How to treat hypertension


Hypertension can be effectively treated with lifestyle changes, medications, and natural remedies. Most people with hypertension improve on prescription medications such as diuretics, ACE inhibitors, beta-blockers, or other medications, and some may need more than one prescription medication to achieve optimal blood pressure. If your hypertension has a medical cause (secondary hypertension), you may also need treatment for medical problems that contribute to your high blood pressure.

Illustration by Joshua Song. © Get Information on Medicines, 2018

Home remedies and lifestyle

Hypertension can often improve with lifestyle changes. In some cases, high blood pressure can only return to normal levels with lifestyle changes, especially if you have stage 1 hypertension (systolic blood pressure between 130 and 139 mmHg or diastolic blood pressure between 80 and 89 mmHg. Blood pressure (systolic blood pressure 120 to 129 mmHg and diastolic blood pressure less than 80 mmHg) .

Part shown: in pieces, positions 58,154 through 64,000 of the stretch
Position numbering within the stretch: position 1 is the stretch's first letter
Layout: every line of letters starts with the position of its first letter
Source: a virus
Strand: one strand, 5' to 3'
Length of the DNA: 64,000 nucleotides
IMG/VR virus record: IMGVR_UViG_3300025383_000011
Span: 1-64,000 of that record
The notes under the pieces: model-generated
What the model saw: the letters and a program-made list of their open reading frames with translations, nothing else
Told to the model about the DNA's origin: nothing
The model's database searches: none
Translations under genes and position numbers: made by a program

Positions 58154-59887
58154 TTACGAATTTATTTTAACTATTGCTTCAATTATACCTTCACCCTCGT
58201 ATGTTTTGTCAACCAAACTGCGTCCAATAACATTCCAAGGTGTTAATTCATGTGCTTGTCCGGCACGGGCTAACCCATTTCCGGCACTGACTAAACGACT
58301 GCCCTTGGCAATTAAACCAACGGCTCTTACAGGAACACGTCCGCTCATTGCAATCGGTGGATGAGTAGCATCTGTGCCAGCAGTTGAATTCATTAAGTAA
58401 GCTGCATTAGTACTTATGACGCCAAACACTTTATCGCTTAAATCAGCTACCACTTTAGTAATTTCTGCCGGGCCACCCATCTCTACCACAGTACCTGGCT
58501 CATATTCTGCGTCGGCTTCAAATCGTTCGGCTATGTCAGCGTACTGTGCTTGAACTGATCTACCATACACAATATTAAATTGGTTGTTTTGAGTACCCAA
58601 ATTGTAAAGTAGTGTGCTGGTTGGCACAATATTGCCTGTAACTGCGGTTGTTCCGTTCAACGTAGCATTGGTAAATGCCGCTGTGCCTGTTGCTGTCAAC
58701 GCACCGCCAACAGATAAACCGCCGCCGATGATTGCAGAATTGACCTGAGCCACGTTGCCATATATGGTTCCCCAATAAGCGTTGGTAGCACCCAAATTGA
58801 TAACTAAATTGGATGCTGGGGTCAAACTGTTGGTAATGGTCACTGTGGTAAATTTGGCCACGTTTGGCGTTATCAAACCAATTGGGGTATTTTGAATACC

If you have extremely high blood pressure, lifestyle changes can lower your blood pressure, although probably not to optimal levels.

Give up smoking

Smoking is one of the main factors that cause and aggravate hypertension. If you smoke and have high blood pressure, your blood pressure can improve significantly if you stop smoking.


If you are overweight, losing weight can help lower your blood pressure. With some perseverance, most people can do this with a combination of diet and exercise. Bariatric surgery, which some people may need, can also help reduce high blood pressure .

Diet modification

Foods that are high in water, such as fresh fruits and vegetables, help maintain fluid and electrolyte balance, which helps keep blood pressure at ideal levels. Fruits and vegetables also contain antioxidants that help prevent blood vessel damage and related vascular disease, which is often associated with hypertension.